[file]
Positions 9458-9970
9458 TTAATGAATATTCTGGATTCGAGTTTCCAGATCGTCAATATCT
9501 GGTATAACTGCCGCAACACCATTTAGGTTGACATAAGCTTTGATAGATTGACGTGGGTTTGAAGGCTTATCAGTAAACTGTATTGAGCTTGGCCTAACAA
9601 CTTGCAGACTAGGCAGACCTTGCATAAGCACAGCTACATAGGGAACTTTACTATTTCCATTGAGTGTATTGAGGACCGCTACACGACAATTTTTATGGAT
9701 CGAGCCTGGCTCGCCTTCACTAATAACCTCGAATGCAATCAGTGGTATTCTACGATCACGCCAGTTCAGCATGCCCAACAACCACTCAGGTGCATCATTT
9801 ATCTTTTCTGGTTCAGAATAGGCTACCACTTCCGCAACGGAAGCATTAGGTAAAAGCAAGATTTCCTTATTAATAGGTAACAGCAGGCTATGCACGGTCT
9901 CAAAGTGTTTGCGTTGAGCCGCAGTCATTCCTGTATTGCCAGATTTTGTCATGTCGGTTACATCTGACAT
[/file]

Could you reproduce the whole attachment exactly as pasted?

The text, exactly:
Positions 9458-9970
9458 TTAATGAATATTCTGGATTCGAGTTTCCAGATCGTCAATATCT
9501 GGTATAACTGCCGCAACACCATTTAGGTTGACATAAGCTTTGATAGATTGACGTGGGTTTGAAGGCTTATCAGTAAACTGTATTGAGCTTGGCCTAACAA
9601 CTTGCAGACTAGGCAGACCTTGCATAAGCACAGCTACATAGGGAACTTTACTATTTCCATTGAGTGTATTGAGGACCGCTACACGACAATTTTTATGGAT
9701 CGAGCCTGGCTCGCCTTCACTAATAACCTCGAATGCAATCAGTGGTATTCTACGATCACGCCAGTTCAGCATGCCCAACAACCACTCAGGTGCATCATTT
9801 ATCTTTTCTGGTTCAGAATAGGCTACCACTTCCGCAACGGAAGCATTAGGTAAAAGCAAGATTTCCTTATTAATAGGTAACAGCAGGCTATGCACGGTCT
9901 CAAAGTGTTTGCGTTGAGCCGCAGTCATTCCTGTATTGCCAGATTTTGTCATGTCGGTTACATCTGACAT